The Judge slipped a few places and quite a bit in revenue, with an estimated $7.9 million bringing it to just a little over half its costs. However, it is the last one on the list to be unsuccessful, as the final three have done extremely well. Annabelle remains the best earning of the lot, an estimated $7.9 million adding to a $74.1 million domestic total, fantastic news for a horror film that cost only $6.5 million. The Equalizer (estimated $5.5 million) has made more money overall ($89.2 million), but cost much more to make at $55 million, while The Maze Runner (estimated $4.5 million) sits high and mighty with $90.8 million over a $34 million budget.

Weekend Box Office (October 17th – October 19th)

  1. Fury…$23.5 million
  2. Gone Girl…$17.8 million
  3. The Book of Life…$17 million
  4. Alexander and the Terrible, Horrible, No Good, Very Bad Day…$12 million
  5. The Best of Me…$10.2 million
  6. Dracula Untold…$9.9 million
  7. The Judge…$7.9 million
  8. Annabelle…$7.9 million
  9. The Equalizer…$5.5 million
  10. The Maze Runner…$4.5 million
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Movie Review: Fury Fri, 17 Oct 2014 04:38:03 +0000 Fury is a film about an American tanker unit during the last stretch of WWII in 1945. The Allies are well into Germany at this point and only the real fanatics, primarily the SS units, are the major problem. However, being fanatics the fighting is particularly intense as it is the phase of the war where the German soldiers are protecting the fatherland itself. Fierce resistance is an understatement. The film was written and directed by David Ayer, who also wrote Training Day (2001) and The Fast and the Furious (2001). He directed End of Watch (2012) and Sabotage (2014). In short, the guy knows action.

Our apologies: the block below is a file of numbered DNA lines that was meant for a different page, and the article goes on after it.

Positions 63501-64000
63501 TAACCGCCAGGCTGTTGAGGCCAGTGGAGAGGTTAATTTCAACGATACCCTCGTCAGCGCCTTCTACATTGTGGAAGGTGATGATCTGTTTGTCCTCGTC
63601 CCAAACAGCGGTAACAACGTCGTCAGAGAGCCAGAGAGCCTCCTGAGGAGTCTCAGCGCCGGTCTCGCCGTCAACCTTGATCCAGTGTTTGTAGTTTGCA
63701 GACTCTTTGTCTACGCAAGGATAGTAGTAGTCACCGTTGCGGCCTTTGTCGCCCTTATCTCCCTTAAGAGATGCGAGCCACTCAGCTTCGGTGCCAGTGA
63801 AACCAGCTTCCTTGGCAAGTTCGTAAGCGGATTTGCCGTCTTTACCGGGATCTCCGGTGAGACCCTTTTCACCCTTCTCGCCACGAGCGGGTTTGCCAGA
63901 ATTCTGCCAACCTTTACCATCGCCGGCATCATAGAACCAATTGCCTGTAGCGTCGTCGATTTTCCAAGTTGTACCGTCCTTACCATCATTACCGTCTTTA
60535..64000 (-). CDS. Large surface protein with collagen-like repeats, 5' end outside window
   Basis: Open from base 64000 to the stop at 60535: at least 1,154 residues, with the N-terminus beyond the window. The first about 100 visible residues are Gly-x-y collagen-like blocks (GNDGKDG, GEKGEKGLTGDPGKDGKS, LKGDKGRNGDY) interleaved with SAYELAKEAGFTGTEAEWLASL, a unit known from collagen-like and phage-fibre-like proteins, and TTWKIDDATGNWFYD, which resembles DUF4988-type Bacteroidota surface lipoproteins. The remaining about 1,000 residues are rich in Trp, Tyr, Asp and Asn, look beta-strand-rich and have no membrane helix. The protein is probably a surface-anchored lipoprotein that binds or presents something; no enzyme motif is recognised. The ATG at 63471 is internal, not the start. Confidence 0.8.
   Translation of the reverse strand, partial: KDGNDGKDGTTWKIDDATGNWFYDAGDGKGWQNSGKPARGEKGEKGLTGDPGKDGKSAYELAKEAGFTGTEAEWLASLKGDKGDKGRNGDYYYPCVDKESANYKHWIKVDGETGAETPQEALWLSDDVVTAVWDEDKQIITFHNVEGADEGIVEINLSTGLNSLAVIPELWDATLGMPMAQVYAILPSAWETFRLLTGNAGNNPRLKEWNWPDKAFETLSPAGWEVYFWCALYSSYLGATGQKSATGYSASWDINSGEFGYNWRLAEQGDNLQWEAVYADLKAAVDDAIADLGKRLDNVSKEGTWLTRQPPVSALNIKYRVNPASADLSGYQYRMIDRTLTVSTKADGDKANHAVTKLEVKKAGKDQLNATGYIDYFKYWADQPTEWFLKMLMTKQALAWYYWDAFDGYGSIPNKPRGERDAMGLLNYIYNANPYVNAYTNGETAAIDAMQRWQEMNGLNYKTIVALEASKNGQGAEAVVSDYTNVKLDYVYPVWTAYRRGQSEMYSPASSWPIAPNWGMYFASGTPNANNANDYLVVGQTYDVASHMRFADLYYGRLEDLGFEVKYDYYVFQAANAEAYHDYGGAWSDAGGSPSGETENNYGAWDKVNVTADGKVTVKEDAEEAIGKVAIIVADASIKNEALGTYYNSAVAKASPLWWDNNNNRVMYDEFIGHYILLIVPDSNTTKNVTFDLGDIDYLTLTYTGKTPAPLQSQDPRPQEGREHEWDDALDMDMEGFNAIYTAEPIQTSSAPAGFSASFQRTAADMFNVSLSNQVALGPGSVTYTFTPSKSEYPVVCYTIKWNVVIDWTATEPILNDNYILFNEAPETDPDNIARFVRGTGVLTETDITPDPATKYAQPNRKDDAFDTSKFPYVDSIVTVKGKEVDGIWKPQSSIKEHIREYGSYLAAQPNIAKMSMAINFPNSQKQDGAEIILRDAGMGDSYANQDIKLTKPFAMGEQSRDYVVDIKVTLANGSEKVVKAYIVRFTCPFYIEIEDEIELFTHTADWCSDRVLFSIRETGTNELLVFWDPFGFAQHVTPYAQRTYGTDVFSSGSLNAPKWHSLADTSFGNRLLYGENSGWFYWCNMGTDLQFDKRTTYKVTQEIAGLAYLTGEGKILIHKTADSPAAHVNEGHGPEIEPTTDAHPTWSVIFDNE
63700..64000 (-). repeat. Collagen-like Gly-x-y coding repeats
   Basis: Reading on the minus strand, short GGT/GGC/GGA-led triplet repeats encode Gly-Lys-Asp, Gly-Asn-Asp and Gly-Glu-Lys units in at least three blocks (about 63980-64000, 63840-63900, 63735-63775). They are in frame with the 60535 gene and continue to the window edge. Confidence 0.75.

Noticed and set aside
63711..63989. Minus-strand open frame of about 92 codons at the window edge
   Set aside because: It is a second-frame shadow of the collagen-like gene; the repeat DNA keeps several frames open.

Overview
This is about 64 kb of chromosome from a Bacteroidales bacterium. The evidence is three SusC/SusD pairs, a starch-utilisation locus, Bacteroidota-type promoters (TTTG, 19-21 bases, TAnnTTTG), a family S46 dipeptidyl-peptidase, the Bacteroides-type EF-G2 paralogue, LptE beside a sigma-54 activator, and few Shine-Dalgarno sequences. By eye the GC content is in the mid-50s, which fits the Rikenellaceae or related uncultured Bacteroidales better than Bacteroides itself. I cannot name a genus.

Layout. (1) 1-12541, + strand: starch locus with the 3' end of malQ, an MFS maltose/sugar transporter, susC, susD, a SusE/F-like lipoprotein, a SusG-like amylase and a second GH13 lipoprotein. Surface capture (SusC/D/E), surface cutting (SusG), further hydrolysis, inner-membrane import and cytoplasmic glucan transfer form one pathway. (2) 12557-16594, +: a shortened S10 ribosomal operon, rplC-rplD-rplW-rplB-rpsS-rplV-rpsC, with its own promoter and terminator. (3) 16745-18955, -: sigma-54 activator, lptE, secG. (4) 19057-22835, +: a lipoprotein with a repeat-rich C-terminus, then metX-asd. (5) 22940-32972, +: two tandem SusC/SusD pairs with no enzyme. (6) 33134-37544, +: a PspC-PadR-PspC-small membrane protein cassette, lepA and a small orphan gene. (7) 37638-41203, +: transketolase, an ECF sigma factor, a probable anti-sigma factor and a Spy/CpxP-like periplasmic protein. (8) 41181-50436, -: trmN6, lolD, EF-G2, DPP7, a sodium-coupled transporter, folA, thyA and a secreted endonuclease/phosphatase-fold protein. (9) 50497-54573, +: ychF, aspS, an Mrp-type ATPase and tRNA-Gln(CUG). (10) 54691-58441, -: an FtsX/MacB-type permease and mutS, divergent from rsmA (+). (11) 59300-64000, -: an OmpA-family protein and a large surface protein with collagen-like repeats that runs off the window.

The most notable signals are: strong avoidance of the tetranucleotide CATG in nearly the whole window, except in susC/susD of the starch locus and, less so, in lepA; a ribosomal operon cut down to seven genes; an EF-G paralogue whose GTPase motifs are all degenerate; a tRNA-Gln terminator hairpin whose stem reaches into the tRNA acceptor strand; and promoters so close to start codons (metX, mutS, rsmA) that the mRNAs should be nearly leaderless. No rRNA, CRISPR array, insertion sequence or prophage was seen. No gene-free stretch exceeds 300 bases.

FuryThis film is intense – as it should be. War is indeed hell. Fury successfully shows us that. The opening is a jarring scene and sets the tone. Death comes quickly, like a shadow in the fog, and it is brutal.